17 Now when Joseph saw that his father laid his right hand on the head of Ephraim, it displeased him; so he took hold of his father’s hand to remove it from Ephraim’s head to Manasseh’s head.

18 And Joseph said to his father, “Not so, my father, for this one is the firstborn; put your right hand on his head.”

19 But his father refused and said, “I know, my son, I know. He also shall become a people, and he also shall be great; but truly his younger brother shall be greater than he, and his descendants shall become a multitude of nations.”

20 So he blessed them that day, saying, “By you Israel will bless, saying, ‘May God make you as Ephraim and as Manasseh!’ “ And thus he set Ephraim before Manasseh.

21 Then Israel said to Joseph, “Behold, I am dying, but God will be with you and bring you back to the land of your fathers.

22 Moreover I have given to you one portion above your brothers, which I took from the hand of the Amorite with my sword and my bow.”

Second Lesson: TCR 336

From the wisdom of the ancients came forth this tenet, that the universe and each and all things therein relate to good and truth; and thus that all things pertaining to the church relate to love or charity and faith, since everything that flows forth from love or charity is called good, and everything that flows forth from faith is called true. Since then charity and faith are distinguishably two, and yet make one in man, that he may be a man of the church, that is, that the church may be in him, it was a matter of controversy and dispute among the ancients, which one of the two should be first, and which therefore is by right to be called the firstborn. Some of them said that truth is first and consequently faith; and some good, and consequently charity. For they saw that immediately after birth man learns to talk and think, and is thereby perfected in understanding, which is done by means of knowledges, and by this means he learns and understands what is true; and afterwards by means of this he learns and understands what is good; consequently, that he first learns what faith is, and afterward what charity is. Those who so comprehended this subject, supposed that the truth of faith was the firstborn, and that good of charity was born afterwards; for which reason they gave to faith the eminence and prerogative of primogeniture. But those who so reasoned overwhelmed their own understandings with such a multitude of arguments in favor of faith, as not to see that faith is not faith unless it is conjoined with charity, and that charity is not charity unless conjoined with faith, and thus that they make one, and if not so conjoined, neither of them is anything in the church. That they do completely make one, will be shown in what follows.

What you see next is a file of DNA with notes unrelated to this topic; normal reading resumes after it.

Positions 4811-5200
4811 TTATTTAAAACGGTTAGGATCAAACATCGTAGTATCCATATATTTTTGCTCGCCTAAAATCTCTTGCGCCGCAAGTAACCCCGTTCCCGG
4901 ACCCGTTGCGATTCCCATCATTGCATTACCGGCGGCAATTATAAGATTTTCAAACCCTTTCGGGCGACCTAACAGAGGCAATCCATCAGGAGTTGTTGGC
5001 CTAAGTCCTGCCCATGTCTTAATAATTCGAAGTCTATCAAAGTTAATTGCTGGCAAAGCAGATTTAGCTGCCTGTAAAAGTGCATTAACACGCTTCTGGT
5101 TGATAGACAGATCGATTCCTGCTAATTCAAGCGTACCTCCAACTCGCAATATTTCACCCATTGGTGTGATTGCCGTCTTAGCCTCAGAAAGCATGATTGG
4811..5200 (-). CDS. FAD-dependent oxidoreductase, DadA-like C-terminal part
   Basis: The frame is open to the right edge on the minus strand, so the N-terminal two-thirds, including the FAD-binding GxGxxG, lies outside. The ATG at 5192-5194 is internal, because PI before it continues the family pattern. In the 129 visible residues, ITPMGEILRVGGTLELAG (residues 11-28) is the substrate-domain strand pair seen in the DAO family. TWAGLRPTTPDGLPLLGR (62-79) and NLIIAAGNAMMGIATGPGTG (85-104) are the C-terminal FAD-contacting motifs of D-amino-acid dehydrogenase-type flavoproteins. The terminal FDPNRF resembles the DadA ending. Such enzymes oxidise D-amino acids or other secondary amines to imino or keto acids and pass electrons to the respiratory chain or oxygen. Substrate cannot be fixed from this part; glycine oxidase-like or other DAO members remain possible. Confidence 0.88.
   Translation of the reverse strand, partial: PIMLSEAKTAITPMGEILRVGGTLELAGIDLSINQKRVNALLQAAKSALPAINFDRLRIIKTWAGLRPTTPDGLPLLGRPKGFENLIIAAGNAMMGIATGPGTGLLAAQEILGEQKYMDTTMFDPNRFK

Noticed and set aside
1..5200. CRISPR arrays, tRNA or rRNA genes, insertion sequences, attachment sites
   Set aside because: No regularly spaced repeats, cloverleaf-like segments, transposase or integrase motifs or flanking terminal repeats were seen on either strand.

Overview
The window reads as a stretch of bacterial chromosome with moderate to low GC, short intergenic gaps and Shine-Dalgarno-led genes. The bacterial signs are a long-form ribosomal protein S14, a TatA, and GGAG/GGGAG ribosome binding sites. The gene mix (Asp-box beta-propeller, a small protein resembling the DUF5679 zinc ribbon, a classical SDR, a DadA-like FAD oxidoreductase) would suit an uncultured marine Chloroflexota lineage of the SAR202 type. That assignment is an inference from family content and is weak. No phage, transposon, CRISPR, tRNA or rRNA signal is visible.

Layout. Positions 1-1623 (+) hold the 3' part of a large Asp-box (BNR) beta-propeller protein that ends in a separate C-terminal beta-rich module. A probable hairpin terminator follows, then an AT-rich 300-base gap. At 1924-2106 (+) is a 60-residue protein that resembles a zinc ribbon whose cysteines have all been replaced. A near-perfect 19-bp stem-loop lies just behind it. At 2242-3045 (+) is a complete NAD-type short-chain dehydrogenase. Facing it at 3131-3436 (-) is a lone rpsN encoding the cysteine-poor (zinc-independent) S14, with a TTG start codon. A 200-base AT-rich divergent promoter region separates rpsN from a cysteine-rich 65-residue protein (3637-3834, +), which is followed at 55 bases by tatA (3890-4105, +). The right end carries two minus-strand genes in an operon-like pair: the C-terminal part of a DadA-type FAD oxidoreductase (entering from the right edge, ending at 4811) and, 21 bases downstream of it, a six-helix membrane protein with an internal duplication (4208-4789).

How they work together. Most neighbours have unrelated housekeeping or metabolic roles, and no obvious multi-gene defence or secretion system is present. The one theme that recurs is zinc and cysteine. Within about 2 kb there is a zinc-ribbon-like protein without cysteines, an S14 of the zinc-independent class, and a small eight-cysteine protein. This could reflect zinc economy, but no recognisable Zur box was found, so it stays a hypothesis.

[2] But in these prefatory remarks I will show briefly how or in what respect they make one; for this is important as throwing some light on what follows. Faith, by which is also meant truth, is first in time; while charity, by which is also meant good, is first in end; and that which is first in end, is actually first, because it is primary, therefore also it is the firstborn, while that which is first in time, is not actually first, but only apparently so. But to make this understood, it shall be illustrated by comparisons with the building of a temple, and of a house, the laying out of a garden, and the preparation of a field. In the building of a temple, the first thing in time is to lay the foundation, erect the walls and put on the roof; then to put in the altar and rear the pulpit; while the first thing in end is the worship of God therein, for the sake of which the preceding work is done. In the building of a house, the first thing in time is to build its outside parts, and also to furnish it with various articles of necessity; while the first thing in end is a suitable dwelling for the man and the others who are to constitute his household. In the laying out of a garden, the first thing in time is to level the ground, prepare the soil, and plant trees in it and sow in it the seeds of such things as will be of use; while the first thing in end is the use of its products. In the preparation of a field, the first thing in time is to smooth, plough and harrow it, and then to sow it; while the first thing in end is the crop; thus again, use. From these comparisons anyone may conclude what is essentially first. Does not everyone who wishes to build a temple or a house, or to lay out a garden, or cultivate a field, first intend some use? And does he not continually keep this in his mind and meditate upon it while he is procuring the means to it? We therefore conclude that the truth of faith is first in time, but that the good of charity is first in end; and that this latter, because it is primary, is actually the firstborn in the mind.